Dec. 26, 2013 at 9:29 AM ET
On the morning I got cataract surgery, my ophthalmologist joked it was his “young day,” since all his surgical patients were under 70.
I first noticed the haziness in my left eye about this time last year and thought it was a dirty contact. A few months later, I went to my doctor and got a huge shock.
My doctor appeared just as surprised – partly because of my age at the time, 42, and partly because I showed no sign of a cataract at an exam just six months earlier.
About one to two percent of all cataract surgery patients are as young as me, according to Dr. David Chang, clinical spokesman for the American Academy of Ophthalmology. But many more people in their 40s probably have cataracts already forming in one or both eyes and just don’t know it yet.
A cataract is a clouding of the eye’s lens. It's the most common cause of blindness in the world — and it's also a normal part of aging. More than 3.3 million such surgeries are performed in the country each year, said Chang, who described it as "the most common operation performed anywhere on the body." And a recent study by the Mayo Clinic indicates an increasing number of people are having cataract surgery — and are doing so at "younger" ages. The study, which examined cataract surgeries done from 2005 to 2011 in Minnesota's Olmsted County, found that about 20 percent of those surgeries were in patients younger than 65.
By age 80, more than half of all Americans either have a cataract or have had cataract surgery, according to the National Institutes of Health's National Eye Institute.
Chang equated it to hair loss in men.
“When does it happen? Well, we could say it’s pretty common in our 50s, but there are plenty of people who have a full head of hair in their 70s. There are also a lot of people who get bald spots or start to see their hairlines recede in their 30s,” said Chang, chairman of the cataract guidelines committee for the AAO.
It took about a year from the time I first noticed hazy vision to when I finally scheduled my surgery. In between, I often felt my left eye was looking through a dirty, Vaseline-smudged window. Since it is most notable in bright light, the cataract was a nuisance when I played with my kids outdoors or drove them around on sunny days. While at the beach last summer, I felt like I was looking through a sand storm.
Shortly afterward, I had reached my annoyance threshold. That’s a similar trait doctors see among their “younger” patients, whose active lifestyles make them less willing to put up with a cataract’s inconvenience, said Dr. Rosa Braga-Mele, who chairs the cataract clinical committee of the American Society of Cataract and Refractive Surgery.
While the majority of cataract patients are in their 70s and 80s, Braga-Mele said she recently noticed an increase in patients between 50-65 – a range reflecting the heart of the baby boomer population, a generation living longer and less tolerant of any hurdle to their independence.
“Whereas my grandmother or even my mother might have waited until she was in her 80s because she didn’t really need her vision for what she was doing … the baby boomer population, the minute their vision starts to drop, says, ‘Well, this isn’t normal, I can’t do my job. There has to be a solution to help me function at the level I’m used to functioning at,” she said.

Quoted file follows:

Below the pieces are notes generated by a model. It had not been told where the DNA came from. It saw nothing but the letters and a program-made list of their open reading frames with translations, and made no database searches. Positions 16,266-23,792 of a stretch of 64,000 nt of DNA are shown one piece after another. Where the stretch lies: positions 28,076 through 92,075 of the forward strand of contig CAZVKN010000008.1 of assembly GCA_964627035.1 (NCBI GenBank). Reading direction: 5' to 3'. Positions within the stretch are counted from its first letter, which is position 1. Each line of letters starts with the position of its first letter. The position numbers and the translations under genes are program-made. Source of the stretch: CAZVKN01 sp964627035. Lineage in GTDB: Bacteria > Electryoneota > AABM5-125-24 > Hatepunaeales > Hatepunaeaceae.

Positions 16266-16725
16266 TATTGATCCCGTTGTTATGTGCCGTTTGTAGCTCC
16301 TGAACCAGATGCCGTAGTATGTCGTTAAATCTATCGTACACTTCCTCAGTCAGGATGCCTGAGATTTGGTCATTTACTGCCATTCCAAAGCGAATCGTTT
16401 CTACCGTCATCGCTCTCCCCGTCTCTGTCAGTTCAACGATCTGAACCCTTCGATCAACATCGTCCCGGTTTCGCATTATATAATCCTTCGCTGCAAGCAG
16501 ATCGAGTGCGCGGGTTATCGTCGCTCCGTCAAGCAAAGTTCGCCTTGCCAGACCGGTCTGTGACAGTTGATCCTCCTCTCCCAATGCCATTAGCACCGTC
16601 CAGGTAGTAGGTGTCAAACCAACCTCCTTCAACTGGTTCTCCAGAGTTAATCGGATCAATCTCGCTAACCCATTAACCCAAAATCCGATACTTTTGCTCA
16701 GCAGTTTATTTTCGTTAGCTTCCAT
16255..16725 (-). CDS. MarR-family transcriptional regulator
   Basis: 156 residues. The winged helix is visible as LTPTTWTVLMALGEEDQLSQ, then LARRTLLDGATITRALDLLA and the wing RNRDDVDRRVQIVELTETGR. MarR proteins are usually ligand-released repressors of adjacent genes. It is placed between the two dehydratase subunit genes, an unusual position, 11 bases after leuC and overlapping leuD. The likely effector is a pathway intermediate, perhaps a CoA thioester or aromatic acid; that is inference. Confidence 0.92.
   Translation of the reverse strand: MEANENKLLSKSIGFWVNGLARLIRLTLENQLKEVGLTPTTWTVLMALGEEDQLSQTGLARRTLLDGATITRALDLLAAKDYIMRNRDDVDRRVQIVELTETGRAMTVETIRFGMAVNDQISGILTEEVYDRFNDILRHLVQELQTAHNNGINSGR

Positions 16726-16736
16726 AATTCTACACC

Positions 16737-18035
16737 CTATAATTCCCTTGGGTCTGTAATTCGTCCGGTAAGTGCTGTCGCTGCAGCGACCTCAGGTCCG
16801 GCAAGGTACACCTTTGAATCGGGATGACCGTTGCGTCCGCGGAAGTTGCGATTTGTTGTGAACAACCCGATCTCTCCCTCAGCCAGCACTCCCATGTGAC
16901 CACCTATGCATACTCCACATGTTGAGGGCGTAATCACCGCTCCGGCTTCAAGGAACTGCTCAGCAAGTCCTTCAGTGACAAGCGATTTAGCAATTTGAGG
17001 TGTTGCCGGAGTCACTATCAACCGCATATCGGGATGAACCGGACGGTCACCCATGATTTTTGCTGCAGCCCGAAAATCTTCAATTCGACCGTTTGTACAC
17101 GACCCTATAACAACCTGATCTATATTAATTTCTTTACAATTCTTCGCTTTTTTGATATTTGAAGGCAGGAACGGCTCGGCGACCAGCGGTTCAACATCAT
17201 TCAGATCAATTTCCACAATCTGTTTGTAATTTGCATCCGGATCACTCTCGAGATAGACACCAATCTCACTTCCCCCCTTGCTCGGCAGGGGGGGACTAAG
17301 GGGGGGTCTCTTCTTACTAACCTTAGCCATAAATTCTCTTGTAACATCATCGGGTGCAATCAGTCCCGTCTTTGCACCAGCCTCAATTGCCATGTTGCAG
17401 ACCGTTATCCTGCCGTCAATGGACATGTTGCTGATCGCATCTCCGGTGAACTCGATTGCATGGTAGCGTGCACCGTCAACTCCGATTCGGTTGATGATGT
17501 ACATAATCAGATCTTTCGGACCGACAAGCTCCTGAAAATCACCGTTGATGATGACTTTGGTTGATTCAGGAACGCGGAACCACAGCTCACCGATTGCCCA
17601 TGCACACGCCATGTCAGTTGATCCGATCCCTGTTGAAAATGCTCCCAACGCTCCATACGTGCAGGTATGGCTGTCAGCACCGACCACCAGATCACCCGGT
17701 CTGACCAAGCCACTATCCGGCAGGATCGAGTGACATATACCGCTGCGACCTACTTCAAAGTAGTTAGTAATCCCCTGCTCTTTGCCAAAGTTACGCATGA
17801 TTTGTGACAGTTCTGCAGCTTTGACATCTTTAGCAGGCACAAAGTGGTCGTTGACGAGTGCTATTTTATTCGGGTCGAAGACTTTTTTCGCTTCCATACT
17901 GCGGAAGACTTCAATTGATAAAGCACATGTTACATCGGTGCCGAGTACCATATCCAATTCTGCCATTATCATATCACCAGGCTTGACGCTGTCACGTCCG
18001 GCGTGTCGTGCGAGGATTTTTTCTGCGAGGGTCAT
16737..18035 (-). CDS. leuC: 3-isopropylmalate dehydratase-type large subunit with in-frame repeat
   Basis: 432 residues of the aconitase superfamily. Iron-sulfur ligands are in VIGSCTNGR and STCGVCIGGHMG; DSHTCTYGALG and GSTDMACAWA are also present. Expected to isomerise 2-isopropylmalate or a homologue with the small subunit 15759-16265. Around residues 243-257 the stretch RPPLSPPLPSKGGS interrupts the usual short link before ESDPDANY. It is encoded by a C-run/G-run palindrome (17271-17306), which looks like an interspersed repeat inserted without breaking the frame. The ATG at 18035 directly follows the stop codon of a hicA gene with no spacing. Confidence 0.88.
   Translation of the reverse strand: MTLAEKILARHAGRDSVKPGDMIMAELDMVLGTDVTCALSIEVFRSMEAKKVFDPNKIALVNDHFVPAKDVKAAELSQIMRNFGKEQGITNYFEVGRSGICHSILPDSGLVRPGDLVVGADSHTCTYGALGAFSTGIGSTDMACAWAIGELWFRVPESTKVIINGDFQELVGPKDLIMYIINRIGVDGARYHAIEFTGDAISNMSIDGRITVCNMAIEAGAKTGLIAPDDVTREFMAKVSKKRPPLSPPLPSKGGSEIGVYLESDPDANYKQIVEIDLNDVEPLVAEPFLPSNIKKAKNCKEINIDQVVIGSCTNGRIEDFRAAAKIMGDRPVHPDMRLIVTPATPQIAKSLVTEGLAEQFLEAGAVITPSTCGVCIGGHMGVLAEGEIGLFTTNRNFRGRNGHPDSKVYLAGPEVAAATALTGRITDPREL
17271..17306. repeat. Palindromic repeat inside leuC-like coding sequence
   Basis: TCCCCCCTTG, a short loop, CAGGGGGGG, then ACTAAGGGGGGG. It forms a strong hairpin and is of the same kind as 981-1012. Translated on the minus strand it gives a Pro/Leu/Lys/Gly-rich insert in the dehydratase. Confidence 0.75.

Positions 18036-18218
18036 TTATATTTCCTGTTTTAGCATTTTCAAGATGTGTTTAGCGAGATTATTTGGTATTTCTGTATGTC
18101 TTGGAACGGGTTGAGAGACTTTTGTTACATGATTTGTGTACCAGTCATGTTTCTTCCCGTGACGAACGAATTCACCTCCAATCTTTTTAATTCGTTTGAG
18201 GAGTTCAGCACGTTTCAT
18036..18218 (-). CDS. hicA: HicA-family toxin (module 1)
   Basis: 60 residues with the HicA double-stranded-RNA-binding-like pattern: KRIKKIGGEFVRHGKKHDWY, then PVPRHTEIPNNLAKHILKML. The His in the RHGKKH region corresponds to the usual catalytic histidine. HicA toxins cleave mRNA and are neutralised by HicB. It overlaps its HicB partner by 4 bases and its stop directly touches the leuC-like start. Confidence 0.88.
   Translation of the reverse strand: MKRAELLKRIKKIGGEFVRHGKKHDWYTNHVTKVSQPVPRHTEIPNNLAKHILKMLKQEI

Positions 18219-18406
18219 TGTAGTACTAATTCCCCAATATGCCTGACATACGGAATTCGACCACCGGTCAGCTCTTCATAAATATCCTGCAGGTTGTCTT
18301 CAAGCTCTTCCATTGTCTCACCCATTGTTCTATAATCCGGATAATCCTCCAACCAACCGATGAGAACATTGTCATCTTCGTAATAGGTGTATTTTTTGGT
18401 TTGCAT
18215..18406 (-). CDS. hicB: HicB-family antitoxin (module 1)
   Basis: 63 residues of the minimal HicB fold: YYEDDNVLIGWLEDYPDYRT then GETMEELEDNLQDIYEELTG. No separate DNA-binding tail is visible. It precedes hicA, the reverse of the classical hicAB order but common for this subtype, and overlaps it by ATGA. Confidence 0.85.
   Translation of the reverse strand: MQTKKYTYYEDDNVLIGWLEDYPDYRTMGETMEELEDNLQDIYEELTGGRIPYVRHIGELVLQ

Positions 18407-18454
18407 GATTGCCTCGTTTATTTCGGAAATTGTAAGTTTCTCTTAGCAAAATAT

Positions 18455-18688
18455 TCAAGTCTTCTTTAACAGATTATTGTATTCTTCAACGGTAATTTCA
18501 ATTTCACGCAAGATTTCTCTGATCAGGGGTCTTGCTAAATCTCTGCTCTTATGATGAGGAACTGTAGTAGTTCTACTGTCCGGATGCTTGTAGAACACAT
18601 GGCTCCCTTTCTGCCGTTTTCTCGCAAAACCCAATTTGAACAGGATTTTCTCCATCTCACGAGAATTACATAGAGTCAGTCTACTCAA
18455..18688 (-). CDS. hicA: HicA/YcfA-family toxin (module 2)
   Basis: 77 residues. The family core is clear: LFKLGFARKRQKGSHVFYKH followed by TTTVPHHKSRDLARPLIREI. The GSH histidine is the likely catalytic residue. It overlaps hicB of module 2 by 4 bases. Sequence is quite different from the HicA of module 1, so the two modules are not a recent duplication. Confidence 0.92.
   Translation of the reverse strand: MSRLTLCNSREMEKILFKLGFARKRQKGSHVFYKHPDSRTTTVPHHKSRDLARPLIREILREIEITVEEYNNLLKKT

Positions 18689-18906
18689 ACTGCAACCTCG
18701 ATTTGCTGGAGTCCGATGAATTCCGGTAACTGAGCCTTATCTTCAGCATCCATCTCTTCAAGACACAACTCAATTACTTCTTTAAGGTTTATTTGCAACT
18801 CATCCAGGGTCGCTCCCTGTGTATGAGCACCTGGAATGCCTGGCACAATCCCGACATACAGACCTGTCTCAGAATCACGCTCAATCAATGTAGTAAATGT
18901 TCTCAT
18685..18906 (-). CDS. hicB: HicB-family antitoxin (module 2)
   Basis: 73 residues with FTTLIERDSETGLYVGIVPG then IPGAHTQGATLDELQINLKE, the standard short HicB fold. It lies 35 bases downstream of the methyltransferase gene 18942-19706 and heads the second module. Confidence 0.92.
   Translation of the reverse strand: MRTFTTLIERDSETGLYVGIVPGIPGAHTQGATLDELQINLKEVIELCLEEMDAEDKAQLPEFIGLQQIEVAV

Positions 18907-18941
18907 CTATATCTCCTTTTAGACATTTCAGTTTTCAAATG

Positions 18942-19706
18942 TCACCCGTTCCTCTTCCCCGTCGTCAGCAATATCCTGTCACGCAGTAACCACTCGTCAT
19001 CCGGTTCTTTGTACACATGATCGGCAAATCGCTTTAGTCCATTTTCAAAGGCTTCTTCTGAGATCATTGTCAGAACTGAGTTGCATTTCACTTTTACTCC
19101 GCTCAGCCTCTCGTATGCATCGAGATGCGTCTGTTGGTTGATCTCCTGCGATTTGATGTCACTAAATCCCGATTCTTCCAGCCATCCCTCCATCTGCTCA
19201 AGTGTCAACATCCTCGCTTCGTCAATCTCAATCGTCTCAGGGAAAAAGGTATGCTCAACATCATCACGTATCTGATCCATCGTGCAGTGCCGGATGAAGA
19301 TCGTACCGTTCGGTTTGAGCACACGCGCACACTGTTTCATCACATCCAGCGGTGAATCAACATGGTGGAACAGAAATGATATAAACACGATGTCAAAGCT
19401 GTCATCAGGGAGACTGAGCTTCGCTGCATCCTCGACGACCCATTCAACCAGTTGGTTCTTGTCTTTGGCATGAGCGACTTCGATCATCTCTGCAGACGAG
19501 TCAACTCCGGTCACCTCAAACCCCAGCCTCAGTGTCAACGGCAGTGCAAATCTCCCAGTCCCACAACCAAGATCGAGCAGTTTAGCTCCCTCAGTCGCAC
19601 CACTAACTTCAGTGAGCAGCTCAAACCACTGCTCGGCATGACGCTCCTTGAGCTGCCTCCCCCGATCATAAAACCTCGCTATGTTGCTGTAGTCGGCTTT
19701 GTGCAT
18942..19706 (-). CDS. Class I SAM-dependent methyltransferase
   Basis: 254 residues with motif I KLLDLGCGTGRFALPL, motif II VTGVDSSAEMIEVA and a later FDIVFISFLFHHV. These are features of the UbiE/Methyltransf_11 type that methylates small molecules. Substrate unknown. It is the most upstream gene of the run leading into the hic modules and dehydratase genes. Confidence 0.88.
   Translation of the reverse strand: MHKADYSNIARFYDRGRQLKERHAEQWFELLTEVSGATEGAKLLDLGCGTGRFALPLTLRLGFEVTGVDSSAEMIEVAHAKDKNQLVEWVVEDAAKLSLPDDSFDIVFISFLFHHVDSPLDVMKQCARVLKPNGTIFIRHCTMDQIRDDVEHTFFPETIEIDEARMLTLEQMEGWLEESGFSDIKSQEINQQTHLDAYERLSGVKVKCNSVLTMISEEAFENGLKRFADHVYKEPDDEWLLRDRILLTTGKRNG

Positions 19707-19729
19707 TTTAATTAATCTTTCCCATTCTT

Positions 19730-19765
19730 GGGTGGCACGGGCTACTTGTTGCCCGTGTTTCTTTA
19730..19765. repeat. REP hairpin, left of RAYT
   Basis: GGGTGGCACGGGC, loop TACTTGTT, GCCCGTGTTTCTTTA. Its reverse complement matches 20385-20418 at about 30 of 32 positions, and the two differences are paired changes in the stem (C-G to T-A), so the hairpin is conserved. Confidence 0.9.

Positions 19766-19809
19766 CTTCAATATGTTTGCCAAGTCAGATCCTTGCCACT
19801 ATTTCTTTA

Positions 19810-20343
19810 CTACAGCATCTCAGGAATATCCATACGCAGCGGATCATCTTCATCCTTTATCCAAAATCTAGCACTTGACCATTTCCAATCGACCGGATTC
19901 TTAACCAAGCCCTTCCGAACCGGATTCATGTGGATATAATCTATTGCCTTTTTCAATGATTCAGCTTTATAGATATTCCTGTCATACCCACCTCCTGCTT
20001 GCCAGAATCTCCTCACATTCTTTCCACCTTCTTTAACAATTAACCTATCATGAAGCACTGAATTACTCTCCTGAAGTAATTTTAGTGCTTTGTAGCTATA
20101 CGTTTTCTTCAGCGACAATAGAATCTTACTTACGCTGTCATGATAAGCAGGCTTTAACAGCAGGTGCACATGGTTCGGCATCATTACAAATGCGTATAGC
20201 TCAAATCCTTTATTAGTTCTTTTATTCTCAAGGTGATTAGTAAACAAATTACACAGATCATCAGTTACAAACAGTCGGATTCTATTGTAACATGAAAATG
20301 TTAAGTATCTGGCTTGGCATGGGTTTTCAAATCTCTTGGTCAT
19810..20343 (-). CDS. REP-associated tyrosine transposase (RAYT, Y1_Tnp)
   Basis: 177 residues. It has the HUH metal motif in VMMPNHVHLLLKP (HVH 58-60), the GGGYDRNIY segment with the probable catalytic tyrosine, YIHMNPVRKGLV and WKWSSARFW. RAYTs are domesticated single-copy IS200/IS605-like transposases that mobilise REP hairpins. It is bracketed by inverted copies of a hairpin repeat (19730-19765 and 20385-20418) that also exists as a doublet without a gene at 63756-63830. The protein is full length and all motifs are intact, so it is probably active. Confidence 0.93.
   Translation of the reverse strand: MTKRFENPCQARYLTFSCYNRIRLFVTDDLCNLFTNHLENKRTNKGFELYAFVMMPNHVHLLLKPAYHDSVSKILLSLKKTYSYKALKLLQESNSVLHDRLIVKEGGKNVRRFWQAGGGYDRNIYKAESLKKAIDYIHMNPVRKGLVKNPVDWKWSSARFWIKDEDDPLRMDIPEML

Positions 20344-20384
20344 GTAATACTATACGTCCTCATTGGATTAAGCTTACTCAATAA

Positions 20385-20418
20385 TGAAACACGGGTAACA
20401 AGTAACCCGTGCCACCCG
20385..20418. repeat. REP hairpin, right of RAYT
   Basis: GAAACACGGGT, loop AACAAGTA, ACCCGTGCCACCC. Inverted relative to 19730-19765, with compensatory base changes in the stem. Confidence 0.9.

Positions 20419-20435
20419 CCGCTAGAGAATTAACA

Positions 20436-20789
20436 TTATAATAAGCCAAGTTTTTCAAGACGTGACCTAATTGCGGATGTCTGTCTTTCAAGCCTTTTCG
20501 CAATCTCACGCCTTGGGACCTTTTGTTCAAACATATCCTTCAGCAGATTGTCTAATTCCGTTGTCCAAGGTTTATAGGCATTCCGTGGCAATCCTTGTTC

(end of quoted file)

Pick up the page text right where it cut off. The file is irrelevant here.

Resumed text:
That was the case for Katie Roberts. At 37, she is far younger than any Boomer, but she understands why many of them would elect to have surgery as early as possible. The Morgan Hill, Calif., firefighter has had cataract surgery on both of her eyes; she was 32 when she had the first procedure.
Unlike my cataract — which had no physical cause or genetic disposition — the ones Roberts developed were a side effect from steroid medication she received in her 20s for an eye disease, pars planitis. When she first showed signs of a cataract, she initially thought she was experiencing a flare-up. Once she got the correct diagnosis, she ended up getting surgery about a month later.
“Because I have to drive a fire engine and drive at night, with lots of lights and everything going on, I got it done as soon as it was bothering me, just enough to where I was aware of it,” she said.
Dr. Bonnie An Henderson, a clinical professor of ophthalmology at Tufts University School of Medicine, hasn’t seen the average age of her patients dip, but she believes several factors may explain why more people are having surgery. One reason is the proliferation of cell phones, computers and tablets over recent years.
“Patients may detect even a small decrease in their visual function earlier than before,” Henderson said.
In addition, diagnostic tools are more sophisticated than they were a generation ago, making it easier for ophthalmologists to evaluate and diagnose cataract severity, she said.
All doctors agree there isn’t a specific time when surgery is needed to remove cataracts. One person may not find it a bother, while someone else with the same rate of progression may find it completely disruptive.
I clearly remember the advice my doctor gave me about when to give him the green light for surgery.
“There’s no magic number when you have to get it done,” he said. “It’s whenever you’re ready to cry ‘Uncle.’”